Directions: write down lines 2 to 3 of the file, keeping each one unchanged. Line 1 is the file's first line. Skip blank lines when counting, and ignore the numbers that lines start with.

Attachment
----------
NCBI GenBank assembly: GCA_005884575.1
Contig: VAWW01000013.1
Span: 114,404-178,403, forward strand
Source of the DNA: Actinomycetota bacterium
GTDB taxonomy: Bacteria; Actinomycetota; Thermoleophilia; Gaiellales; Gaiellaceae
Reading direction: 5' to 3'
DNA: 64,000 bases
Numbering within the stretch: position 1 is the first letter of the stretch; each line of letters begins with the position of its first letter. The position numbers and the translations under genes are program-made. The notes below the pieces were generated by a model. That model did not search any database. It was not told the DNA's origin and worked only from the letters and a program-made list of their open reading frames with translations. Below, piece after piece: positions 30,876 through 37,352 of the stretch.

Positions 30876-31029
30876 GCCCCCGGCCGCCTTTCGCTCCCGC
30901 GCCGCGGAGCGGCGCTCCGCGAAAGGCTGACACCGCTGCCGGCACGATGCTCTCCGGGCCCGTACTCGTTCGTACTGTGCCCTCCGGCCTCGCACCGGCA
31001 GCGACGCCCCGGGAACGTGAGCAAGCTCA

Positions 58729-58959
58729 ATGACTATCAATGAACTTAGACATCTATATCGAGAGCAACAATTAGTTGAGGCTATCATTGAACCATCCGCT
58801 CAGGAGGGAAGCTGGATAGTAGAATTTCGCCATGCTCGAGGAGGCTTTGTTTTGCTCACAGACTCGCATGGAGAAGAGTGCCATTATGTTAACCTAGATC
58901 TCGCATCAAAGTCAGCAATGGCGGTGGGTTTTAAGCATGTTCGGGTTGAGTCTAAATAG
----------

Contig: VAWW01000013.1
Span: 114,404-178,403, forward strand